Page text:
Excerpts from A Side-Light on Anglo-American Relations, 1839-1858

Lewis Tappan, et al.

Excerpts from A Side-Light on Anglo-American Relations, 1839-1858

Citation Information: Excerpts from A Side-Light on Anglo-American Relations, 1839-1858, Furnished by the Correspondence of Lewis Tappan and Others with the British and Foreign Anti- Slavery Committee, eds. Heloise Abel and Frank J. Klingberg, Lancaster, PA. 1927. Yale University. Microform.

“I wish your Lushingtons, Buxtons, Broughams, O’Connells, [6] Eardley Wilmots and other statesmen who feel that the British Nation has a call in Providence to care for bleeding human nature would turn their thoughts to the simple idea developed in your letter and confirmed by Buxton’s book; that it is idle to think of suppressing the Slave trade, while Slavery continues to make it profitable, and then let them urge the Government to direct their efforts and shape their diplomatic and commercial arrangements against Slavery itself, wherever it exists, that is the only way and whatever right the Laws of Nations give to a Government in regard to Slave trading, must be equally valid with regard to Slavery. Great Britain cannot enjoy her rightful commercial advantages in Africa, as long as Spain, Portugal, Brazil and the United States hold slaves. She cannot protect her West Indian subjects from the liability of being kidnapped. Her coloured seamen and other subjects, coming in her ships to the port of Cuba or of the United States are at once treated like felons, and imprisoned, and if by any oversight left in prison, are sold as slaves.

“Why should she be at all this immense expenditure of wealth and life on the Coast of Africa, when she has it in her power to coerce every Slave trading power but the United States to abolish Slaver, and thus annihilate the Market?

“I hope your friends in Parliament will sift Lord Palmerton’s concessions to Mr.. Stevenson [7] with regard to the Slaves shipwrecked on the Bahamas, also keep a good look out with regard to Texas and Cuba.

“It would be well if more powerful articles could be published in your Quarterlies of which 2000 copies are regularly printed and circulated in the United States The facts in regard to Slavery and the Slave Trade, the true results of West India Emancipation the principles by which the British government and Nation are governed in this behalf, would thus find a place in every public Library and brought fully before the most intelligent and reading minds, in all parts of the country, South as well as North. Your views in regard to the collection of funds for our operations correspond with my own.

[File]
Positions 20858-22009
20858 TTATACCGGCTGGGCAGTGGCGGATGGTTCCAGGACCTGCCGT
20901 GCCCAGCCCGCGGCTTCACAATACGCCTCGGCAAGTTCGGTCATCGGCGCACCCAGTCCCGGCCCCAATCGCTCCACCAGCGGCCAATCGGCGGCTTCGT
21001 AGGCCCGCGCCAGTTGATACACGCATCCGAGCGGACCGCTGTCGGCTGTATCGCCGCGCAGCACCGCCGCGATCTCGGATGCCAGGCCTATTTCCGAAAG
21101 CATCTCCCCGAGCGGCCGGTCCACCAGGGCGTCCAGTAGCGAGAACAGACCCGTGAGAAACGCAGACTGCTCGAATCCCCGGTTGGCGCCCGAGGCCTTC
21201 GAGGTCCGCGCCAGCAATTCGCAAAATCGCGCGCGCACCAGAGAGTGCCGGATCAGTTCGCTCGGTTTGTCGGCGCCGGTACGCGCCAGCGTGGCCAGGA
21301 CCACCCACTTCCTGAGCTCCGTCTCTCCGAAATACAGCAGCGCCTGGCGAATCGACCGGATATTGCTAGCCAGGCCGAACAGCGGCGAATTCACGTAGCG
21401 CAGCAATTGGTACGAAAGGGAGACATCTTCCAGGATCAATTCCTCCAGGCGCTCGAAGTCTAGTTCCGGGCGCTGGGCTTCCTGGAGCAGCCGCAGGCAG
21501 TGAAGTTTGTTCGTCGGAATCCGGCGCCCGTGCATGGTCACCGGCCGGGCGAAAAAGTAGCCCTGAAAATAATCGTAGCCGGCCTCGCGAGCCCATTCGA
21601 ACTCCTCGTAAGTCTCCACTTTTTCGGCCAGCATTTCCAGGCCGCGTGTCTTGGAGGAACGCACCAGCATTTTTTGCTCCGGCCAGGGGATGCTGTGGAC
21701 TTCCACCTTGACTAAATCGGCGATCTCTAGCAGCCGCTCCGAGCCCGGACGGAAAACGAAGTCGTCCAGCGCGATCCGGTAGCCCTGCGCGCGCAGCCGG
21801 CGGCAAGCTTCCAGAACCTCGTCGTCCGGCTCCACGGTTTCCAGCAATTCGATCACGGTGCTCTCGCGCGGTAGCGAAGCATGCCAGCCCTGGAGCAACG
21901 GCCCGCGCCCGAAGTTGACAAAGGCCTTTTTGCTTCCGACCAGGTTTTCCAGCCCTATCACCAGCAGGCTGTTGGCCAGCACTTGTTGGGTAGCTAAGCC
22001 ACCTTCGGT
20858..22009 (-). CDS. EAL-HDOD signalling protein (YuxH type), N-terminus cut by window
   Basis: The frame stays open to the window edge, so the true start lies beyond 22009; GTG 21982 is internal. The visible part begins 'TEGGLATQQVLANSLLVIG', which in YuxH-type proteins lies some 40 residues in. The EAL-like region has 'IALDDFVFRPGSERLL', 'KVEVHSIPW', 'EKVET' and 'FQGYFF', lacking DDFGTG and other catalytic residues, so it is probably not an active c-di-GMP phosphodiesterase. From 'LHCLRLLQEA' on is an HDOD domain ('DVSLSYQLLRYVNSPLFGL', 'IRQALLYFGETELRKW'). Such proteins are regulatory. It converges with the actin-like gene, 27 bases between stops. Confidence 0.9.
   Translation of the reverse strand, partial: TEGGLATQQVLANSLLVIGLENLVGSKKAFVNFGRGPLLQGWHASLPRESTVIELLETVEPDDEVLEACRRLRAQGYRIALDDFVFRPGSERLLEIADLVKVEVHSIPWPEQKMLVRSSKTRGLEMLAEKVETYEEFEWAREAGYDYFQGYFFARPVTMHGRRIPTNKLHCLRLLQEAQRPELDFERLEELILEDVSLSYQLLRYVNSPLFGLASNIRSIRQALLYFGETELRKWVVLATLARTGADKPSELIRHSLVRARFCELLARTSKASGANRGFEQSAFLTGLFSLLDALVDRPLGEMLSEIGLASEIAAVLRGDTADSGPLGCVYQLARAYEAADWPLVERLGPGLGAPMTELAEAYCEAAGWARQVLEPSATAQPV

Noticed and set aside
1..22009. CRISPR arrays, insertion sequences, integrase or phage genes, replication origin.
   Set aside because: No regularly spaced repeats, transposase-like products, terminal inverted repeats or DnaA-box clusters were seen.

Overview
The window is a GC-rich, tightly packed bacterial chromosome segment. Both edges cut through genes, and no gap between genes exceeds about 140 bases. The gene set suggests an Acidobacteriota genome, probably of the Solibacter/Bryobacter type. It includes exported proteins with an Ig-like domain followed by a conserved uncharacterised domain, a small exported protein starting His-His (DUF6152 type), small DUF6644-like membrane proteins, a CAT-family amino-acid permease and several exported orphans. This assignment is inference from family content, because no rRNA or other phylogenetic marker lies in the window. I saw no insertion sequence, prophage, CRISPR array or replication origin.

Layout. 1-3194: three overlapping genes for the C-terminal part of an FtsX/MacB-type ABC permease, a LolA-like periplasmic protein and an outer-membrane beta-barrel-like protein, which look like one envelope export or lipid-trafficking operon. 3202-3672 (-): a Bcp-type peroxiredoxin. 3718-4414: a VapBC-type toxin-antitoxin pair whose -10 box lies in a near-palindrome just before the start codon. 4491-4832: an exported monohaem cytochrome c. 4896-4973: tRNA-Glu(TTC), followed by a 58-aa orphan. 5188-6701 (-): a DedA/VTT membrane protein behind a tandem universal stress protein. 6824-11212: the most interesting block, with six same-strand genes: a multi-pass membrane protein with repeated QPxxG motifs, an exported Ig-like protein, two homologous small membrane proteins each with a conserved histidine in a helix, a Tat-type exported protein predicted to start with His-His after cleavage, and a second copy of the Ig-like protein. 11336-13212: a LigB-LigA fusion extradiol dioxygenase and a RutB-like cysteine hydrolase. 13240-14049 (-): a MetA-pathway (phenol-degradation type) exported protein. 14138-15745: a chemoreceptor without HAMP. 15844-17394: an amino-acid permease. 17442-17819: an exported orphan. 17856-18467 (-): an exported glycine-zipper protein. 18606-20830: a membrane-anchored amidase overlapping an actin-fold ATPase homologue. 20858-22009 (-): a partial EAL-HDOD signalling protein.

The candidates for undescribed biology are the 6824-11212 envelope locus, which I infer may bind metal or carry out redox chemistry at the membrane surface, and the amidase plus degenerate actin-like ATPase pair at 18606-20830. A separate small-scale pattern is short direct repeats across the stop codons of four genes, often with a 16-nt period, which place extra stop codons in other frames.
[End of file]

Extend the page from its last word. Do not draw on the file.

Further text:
“The suggestion came from our esteemed friend at Philadelphia named Sam. Webb.

I am with much esteem

Your friend,


6. Not all connected with the Anti-Slavery cause in Britain were proud or even tolerant of association with men like Brougham and O’Connell. E. Bickersteth, writing from Walton Rectory, Ware, May 20, 1835, to the Secretary of the London Anti-Slavery Society then in existence, the predecessor of the B. & F. A_S Society said,

“I have been, I believe, almost from the beginning a member of the Anti-Slavery Society though I have always regretted the union with men of the avowed principles of Lord Brougham & Mr. O’Connell….

“The object of the society I consider to be most truly Christian & benevolent : but the course of public events has more deeply than ever impressed upon my mind the importance of attention to the plain Christian principle, ‘Be not unequally yoked with unbelievers.’ The Committee having therefore chosen to call Lord Brougham & Mr. O’Connell to take so leading a part in the proceedings of its Anniversary, I must beg them to withdraw my name from the members of n Institution so completely under such influence.”

7. Andrew Stevenson.



October 19/39 [8]



My dear Friend,

By ship Wellington, for London, I wrote to you on the 10th inst., acknowledging the receipt of your letter by the steamer Liverpool, without date, and the wood cut &c, of the Candelabrum. I wrote also respecting S. P. Andrews, [9] Esq. of the Amistad case which is exciting the attention of the American people—of H. B. M. Brig Buzzard, Lieut. Comr. Fitzgerald and her two prizes now in this harbour—of Mr. Stevenson [10]—my intended interview with Mr. Andrews, &c, &c,. Mr. Andrews as I wrote to you, thinks G. B. should declare the slave trade piracy—treat with Mexico for her right to Texas, Mexico wanting a good pretext to give her up—treat, at the same time, with Texas, proposing to acknowledge her independence—give her commercial advantages, discriminating duties on cotton, &c. and make a great loan, say of ten millions of pounds sterling, perhaps half the sum would answer—if she will alter her constitution and take effectual steps to abolish slavery. He thinks also a strong squadron, off Texas, wd assist the negotiation. There are his views.

“After dispatching my letter I had a long interview with Mr. Andrews. I handed him your letter, and also a set of the interrogatories previously sent out, desiring him to write a reply. He has done so, and I enclose his communication. It will be published in the Emancipator [11] of the 27th probably. I hoped to have it printed in season to send by this opportunity instead of taxing you with the postage of the original.

Messrs Andrews & Bullard visited the Buzzard & saw her prizes. I sent an artist down the harbour, and he has made a beautiful drawing of the vessels. Fitzgerald was arrested the other day by a man whom he had employed to get one of the prizes afloat, and Capt. F. told me the Spanish minister, he might have intended Consul, had intimated to him that although he felt much esteem for him it would be agreeable to him not to receive any recognition from Capt. F. as they went to and fro from Staten Island to this city, frequently, alleging that public opinion was such here among Spaniards &c., that it would not do for him to be known to be on sociable terms with the commander of the Buzzard! Capt. F. appears to be a meritorious officer, & has I believe, acquitted himself so as to do honor to himself and his country since his Brig has been in our waters. He expects to sail in a few days, with his prizes as this Govt will not receive them.